For this blog tour, we’re looking at an excellent book where I found some of the secondary characters even more intriguing than our leads. For this blog tour, we’re looking at The German Wife by Kelly Rimmer.
Here’s what I had to say on Goodreads:
Evil Isn’t Born. It Is Created. Of all the WWII historical fiction books I’ve read over the years – and at this point, it is a decent number – this is the first to highlight one particular scenario that I’m almost positive has impacted my own life. Specifically, Rimmer does a phenomenal job with one of her characters fighting in WWII and having a particular experience that I’m nearly positive (as much as I can be, given the dearth of records) my own grandfather had a very similar one. She shows how, particularly if the soldier perhaps had already endured some level of trauma, this particular experience (and I’m being intentionally vague to avoid spoilers) could truly push them off the deep end and take them from troubled-yet-manageable to outright evil. But even there, Rimmer takes care to show that there is still hope that the person can be redeemed. Similarly, she also uses another character in a similar mold, but at a much different age and on the opposite side of the war. Rimmer does a great job with making the story hit notes not always seen in this genre, and in the process manages to humanize many types of people that are all too often dehumanized by various groups today. Truly an astounding work, and very much recommended.
After the jump, an excerpt from the book followed by the “publisher details” – book description, author bio, and social media and buy links.
Continue reading “#BlogTour: The German Wife by Kelly Rimmer”
This week we’re looking at a dense, dark, and disturbing Southern Gothic tale from a debut writer who clearly has a strong career ahead of him. This week we’re looking at The Cicada Tree by Robert Gwaltney.
Dense, Dark, And Disturbing Southern Gothic. Gwaltney here manages to craft a Southern Gothic tale that will give fans of the genre chills. The world as seen through the eyes of 3rd grader Analiese… well, who knew that the third grade schoolyard could be so reminiscent of the corporate boardroom and its constant behind the scenes power plays? The back third is where the book gets particularly disturbing, as a massive brood of cicadas emerges to devastating effect right as the events of the last several weeks in Analiese’s life begin to come to a head. The finale will disturb many for its revelations, and for those that like perfectly tied up endings… be prepared, you don’t get that here. Which actually speaks to just how well Gwaltney commands his genre here. Indeed, the one knock I have on this book is just how very *dense* it is. It is supposedly around 300 pages, but reads as though it were twice as long. Still, the tale is intriguing enough that you’re going to want to stay in and see just what happens next, and Gwaltney here truly does show great prowess as a storyteller. Very much recommended.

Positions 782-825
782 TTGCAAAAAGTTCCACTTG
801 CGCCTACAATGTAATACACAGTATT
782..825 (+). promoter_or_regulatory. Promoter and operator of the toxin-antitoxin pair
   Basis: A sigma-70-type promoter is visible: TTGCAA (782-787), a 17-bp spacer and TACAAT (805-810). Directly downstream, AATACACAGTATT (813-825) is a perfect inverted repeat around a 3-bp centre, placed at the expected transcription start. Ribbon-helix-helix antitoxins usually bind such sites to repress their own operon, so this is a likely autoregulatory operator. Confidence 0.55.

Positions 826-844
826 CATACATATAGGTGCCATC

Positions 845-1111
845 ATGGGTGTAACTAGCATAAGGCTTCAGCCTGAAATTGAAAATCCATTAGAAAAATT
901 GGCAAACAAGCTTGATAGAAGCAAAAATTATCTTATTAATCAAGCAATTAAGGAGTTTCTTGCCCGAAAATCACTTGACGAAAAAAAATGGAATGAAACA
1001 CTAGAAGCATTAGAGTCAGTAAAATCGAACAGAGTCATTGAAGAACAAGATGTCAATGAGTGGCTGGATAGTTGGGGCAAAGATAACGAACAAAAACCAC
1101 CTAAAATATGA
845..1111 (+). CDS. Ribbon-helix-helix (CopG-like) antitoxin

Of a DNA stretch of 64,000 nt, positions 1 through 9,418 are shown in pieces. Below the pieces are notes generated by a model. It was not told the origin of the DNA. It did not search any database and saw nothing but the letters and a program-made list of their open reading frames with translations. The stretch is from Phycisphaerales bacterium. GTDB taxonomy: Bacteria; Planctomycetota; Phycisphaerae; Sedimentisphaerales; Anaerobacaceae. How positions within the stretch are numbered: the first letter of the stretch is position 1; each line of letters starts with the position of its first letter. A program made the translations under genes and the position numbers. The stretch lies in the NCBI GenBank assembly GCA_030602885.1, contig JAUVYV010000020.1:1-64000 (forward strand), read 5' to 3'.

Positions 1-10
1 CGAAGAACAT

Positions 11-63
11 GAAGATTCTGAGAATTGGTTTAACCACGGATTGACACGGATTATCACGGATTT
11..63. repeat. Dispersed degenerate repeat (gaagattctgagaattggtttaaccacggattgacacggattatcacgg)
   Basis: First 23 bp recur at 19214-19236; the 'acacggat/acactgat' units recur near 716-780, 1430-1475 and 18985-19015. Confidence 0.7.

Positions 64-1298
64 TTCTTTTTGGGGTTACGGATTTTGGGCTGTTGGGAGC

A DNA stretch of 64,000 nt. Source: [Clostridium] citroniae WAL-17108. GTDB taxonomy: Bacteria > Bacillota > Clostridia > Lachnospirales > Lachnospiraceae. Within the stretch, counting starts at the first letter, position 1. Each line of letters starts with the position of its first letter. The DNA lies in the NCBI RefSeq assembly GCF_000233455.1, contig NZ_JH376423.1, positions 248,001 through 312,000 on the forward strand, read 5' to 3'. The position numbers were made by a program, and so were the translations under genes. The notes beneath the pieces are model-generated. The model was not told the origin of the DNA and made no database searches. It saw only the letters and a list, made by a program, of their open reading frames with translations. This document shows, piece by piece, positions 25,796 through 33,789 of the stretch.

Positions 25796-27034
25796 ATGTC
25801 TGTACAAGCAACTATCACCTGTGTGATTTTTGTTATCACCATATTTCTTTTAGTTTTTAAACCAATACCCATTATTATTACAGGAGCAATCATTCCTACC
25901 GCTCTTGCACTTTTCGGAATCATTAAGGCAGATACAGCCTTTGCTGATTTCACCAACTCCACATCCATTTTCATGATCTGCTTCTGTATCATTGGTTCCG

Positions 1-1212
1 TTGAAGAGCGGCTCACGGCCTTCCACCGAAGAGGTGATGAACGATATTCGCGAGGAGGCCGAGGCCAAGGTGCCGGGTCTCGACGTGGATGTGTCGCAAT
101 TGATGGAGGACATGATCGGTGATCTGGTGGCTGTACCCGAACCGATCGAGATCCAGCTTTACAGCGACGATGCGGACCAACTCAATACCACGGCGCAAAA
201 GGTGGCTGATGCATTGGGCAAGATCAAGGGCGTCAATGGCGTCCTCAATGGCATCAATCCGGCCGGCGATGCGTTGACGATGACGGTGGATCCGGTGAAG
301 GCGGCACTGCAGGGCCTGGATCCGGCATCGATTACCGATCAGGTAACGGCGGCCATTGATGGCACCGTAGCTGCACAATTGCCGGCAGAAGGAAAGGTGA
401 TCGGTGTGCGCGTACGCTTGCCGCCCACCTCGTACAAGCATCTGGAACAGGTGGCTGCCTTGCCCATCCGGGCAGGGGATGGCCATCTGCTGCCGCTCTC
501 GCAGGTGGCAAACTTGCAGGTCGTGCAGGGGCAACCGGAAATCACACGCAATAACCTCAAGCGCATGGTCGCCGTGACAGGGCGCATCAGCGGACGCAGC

Detailed Examination Of Forgotten Elements Of A Legend. I grew up listening to Johnny Cash, Waylon Jennings, Willie Nelson, Merle Haggard, and others of that generation via Country Gold Saturday Night on the radio in the late 80s and early 90s. My family would pile in the pickup truck, parents in the cab, myself and my two younger brothers in the back, and we would ride the backroads in the boonies of northwest Georgia between Atlanta and Chatanooga, listening to the radio and feeling the wind buffet our bodies. Honestly some of my most fond memories of the carefree era of my childhood, and Johnny Cash played a role there – a role he never knew about. And while I’ve known of him since then as a country music legend, I had never considered his politics or messages.
This book changes that.
This book, with its chapters focusing on specific elements of Cash’s political beliefs and how they developed, is less biography and more analysis of how the given message came to be espoused by this particular man and why. It shows that at his heart, Johnny Cash was a man who empathized with the low and down trodden. How his own childhood on a Depression era sharecropper farm came to shape much of how he saw the world, and how even his service in the US Air Force in Germany during the Korean War era would come to shape his views of the Vietnam War a decade later. The text does not shy away from Cash’s well known (and well documented) struggles with drugs and alcohol, even showing where Cash himself was hypocritical on the issues at times – ordering his wife never to touch alcohol, even in some letters where it is quite clear he himself is drunk while writing them. At the same time, it doesn’t spend much time on these particular facets or even his wives, the controversy surrounding how he eventually got together with June Carter, his various kids, or any other aspect an actual biography would. Instead, this text uses biography more as background and scaffolding to show how Cash came to the political positions he did and how he came to espouse them.
Truly an interesting take on a genuine legend, and very much recommended.
This review of Citizen Cash by Michael Stewart Foley was originally written on October 28, 2021.